In out-of-the-way places of the heart, Where your thoughts never think to wander, This beginning has been quietly forming, Waiting until you were ready to emerge. For a long time it has watched your desire, Feeling the emptiness growing inside you, Noticing how you willed yourself on, Still unable to leave what you had outgrown. It watched you play with the seduction of safety And the gray promises that sameness whispered, Heard the waves of turmoil rise and relent, Wondered would you always live like this. Then the delight, when your courage kindled, And out you stepped onto new ground, Your eyes young again with energy and dream, A path of plenitude opening before you. Though your destination is not yet clear You can trust the promise of this opening; Unfurl yourself into the grace of beginning That is at one with your life’s desire. Awaken your spirit to adventure; Hold nothing back, learn to find ease in risk; Soon you will be home in a new rhythm, For your soul senses the world that awaits you.


Judy Reeves

In A Writer’s Book of Days, I noted some of the ways famous writers found their inspiration. I thought I’d print that list here, as a way of reassuring any who might consider herself a little odd when she dons a flea-bitten sweater or dusts her philodendron. Mind you, these tidbits are all based on research I found here and there; I didn’t make any of it up. But that’s not to say this is all factually true. Some may be the literary equivalent of urban legends.

This then, is the list, excerpted from A Writer’s Book of Days.

The poet Friedrich von Schiller used to keep rotten apples under the lid of his desk, open it, inhale deeply, and compose.

Tea was the stimulant for Dr. Johnson and W. H. Auden. Johnson was reported to have frequently consumed twenty-five cups at one sitting. Honore de Balzac drank fifty cups of coffee in a day.

Colette first picked fleas from her cat, then wrote. It’s told she had a dozen of them (cats, not fleas).

While writing The Charterhouse of Parma, Stendhal began the day by reading two or three pages of the French civil code.

Willa Cather read the Bible.

Samuel Taylor Coleridge indulged in two grains of opium before working.

Alexandre Dumas, the elder, wrote his nonfiction on rose-colored paper, his fiction on blue, and his poetry on yellow. Langston Hughes also used a different kind of paper for each project.

Rudyard Kipling insisted on the blackest ink available and fantasized about keeping “an ink-boy to grind me Indian ink.” (Note: I’ve had this same fantasy.)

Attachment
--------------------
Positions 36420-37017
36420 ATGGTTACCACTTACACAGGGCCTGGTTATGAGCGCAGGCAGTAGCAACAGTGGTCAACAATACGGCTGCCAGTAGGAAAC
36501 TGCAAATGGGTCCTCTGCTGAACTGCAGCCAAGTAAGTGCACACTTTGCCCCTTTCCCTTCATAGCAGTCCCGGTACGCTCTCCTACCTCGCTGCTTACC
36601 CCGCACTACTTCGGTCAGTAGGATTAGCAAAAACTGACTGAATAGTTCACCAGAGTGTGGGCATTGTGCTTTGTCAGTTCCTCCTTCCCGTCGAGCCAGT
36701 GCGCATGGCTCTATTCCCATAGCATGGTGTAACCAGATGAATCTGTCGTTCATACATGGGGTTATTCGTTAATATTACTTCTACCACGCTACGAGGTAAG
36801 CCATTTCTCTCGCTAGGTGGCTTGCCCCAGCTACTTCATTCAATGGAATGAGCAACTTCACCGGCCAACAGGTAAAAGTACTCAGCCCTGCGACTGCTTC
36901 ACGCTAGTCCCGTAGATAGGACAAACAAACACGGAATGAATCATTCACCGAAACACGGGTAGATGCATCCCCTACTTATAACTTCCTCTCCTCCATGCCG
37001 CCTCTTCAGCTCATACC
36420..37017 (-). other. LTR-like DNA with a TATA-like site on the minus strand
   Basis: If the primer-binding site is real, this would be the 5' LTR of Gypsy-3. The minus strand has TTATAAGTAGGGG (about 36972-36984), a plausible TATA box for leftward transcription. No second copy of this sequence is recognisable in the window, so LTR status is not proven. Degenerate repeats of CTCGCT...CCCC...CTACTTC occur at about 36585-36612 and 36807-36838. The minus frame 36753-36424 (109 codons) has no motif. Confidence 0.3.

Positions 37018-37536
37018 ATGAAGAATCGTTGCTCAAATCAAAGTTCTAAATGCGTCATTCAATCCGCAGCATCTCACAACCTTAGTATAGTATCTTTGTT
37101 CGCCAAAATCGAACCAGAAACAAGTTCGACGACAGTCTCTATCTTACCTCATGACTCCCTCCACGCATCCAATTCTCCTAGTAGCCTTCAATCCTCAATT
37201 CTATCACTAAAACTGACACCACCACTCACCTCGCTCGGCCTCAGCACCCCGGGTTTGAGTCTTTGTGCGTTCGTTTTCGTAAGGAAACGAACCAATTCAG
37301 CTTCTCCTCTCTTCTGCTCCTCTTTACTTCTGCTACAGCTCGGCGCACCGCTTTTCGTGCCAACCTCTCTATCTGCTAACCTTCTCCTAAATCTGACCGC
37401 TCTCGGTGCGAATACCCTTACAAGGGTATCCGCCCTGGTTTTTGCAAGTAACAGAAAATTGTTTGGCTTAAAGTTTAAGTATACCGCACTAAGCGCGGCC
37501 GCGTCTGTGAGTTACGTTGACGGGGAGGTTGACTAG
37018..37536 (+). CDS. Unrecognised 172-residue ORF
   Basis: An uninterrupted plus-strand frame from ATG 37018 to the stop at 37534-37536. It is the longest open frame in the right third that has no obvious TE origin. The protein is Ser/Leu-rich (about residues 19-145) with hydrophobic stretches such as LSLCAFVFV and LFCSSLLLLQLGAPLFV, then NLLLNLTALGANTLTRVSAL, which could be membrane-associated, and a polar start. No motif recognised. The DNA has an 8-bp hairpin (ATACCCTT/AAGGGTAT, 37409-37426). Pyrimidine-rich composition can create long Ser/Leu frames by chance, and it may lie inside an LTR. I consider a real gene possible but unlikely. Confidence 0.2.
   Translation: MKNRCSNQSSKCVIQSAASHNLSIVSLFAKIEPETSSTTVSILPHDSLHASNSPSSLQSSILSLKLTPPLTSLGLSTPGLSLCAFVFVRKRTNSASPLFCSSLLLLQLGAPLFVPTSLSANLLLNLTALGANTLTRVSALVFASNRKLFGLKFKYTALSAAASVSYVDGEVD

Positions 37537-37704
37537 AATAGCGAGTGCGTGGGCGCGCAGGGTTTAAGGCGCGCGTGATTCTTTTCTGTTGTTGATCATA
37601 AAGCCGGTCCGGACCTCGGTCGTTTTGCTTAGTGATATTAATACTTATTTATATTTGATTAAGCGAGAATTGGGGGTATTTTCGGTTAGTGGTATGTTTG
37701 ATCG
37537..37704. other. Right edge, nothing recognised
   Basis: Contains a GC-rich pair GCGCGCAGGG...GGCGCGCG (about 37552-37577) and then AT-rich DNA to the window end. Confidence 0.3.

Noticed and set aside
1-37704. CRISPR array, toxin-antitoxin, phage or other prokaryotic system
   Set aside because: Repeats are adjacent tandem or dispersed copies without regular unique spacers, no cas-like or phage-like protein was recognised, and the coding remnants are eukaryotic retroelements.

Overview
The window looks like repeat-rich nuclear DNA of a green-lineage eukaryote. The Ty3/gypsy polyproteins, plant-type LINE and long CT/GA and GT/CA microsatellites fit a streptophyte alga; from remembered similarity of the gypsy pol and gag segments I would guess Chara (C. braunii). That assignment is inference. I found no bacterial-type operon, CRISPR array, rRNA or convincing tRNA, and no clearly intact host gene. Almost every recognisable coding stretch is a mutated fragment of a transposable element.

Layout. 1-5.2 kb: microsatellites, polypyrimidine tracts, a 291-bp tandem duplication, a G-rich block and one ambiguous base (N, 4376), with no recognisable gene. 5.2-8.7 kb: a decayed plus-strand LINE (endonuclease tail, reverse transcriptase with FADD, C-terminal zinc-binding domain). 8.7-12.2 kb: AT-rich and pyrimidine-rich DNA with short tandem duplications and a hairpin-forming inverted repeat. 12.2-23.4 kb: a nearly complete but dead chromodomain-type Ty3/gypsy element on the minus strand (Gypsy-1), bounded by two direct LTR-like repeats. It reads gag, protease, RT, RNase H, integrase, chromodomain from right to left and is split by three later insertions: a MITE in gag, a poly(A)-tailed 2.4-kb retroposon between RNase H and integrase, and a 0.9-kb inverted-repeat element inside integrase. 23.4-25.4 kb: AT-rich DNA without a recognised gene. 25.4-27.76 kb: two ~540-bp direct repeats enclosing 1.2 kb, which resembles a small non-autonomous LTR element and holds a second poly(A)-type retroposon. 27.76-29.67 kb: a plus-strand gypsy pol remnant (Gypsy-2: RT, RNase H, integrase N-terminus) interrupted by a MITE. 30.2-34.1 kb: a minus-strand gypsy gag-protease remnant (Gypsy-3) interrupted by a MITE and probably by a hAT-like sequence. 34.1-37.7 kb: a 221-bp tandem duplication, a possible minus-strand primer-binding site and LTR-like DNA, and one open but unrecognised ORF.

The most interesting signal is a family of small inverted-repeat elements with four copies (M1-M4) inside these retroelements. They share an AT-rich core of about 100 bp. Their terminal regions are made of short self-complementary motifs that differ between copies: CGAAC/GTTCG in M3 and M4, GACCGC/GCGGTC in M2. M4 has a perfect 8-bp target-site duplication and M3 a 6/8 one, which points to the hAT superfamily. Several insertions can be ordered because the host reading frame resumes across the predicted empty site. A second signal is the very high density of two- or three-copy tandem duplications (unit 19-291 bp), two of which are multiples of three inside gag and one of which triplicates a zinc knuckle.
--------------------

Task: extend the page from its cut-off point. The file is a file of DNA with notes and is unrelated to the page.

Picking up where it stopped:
Voltaire used his lover’s naked back as a writing desk.


Finding New Life


 Stop looking for perfection – life is perfectly imperfect.

 It’s OK to be different. Don’t let others define you.

 Stop offering up excuses for your own failures and instead work regularly to correct them for a bigger, brighter future. Failures are only signposts on the road to progress and eventual success. They can instruct us on what we should do next, how we should proceed. Never miss an opportunity to learn from them.

 Focus more on your own behaviour rather than others.

 Always do your best but remember: you are not in charge of the universe; you are not responsible for the problems of the world.

 Listen and take notice of the subtle signs the universe is hanging out for your attention.

 Don’t construct an identity around a notion of yourself- you are not a fixed identity. Stop attaching to things and just gaze at the passing show. Become a participant observer of life, including your own. ….stay present, mindfully attending, just being rather than doing.

 Despite all the mental chatter to the contrary you are not your mind, you are larger than this.

 When we are upset – when irritation, annoyance, frustration enters our lives this is the very time to take stock. Come into your centre slowly, switching your attention to the breath…. in-breath, out-breath, in-breath, out—breath, staying with its rhythm, mindfully attending to it smoothing, healing pattern. Fairly soon a relaxing calm will settle. Stay with this presence as long as you can remembering that if you have to undertake some activity you can always return to this spacious stillness.  

 Never feel that you don’t have the time for relaxation, for when you make this judgement – often in haste whilst busily attending to work related matters -that is probably the very time that you need it the most. Stop focusing on external matters and take deep, mindful breaths. Tune your attention to your body and its need for relaxation/healing knowing that your power comes from ab intra – from within.

 Buried deeply in our intense pain lies pockets of acceptance and reconciliation – find them.

 Ultimately there is only surrender, the humility to accept without protest, without resistance, without reservation the deep mysteries of our lives.

 Michael Lewin


Raymond Carver

At Least – Raymond Carver  

I want to get up early one more morning, before sunrise. Before the birds, even. I want to throw cold water on my face and be at my work table when the sky lightens and smoke begins to rise from the chimneys of the other houses. I want to see the waves break on this rocky beach, not just hear them break as I did all night in my sleep. I want to see again the ships that pass through the Strait from every seafaring country in the world— old, dirty freighters just barely moving along, and the swift new cargo vessels painted every color under the sun that cut the water as they pass. I want to keep an eye out for them. And for the little boat that plies the water between the ships and the pilot station near the lighthouse. I want to see them take a man off the ship and put another up on board. I want to spend the day watching this happen and reach my own conclusions. I hate to seem greedy—I have so much to be thankful for already. But I want to get up early one more morning, at least. And go to my place with some coffee and wait. Just wait, to see what’s going to happen.

Denise Levertov

Variation On A Theme By Rilke

By Denise Levertov
(1923 – 1997)


(The Book of Hours, Book I, Poem 1, Stanza 1)

A certain day became a presence to me;
there it was, confronting me — a sky, air, light:
a being. And before it started to descend
from the height of noon, it leaned over
and struck my shoulder as if with
the flat of a sword, granting me
honor and a task. The day’s blow
rang out, metallic — or it was I, a bell awakened,
and what I heard was my whole self
saying and singing what it knew: I can.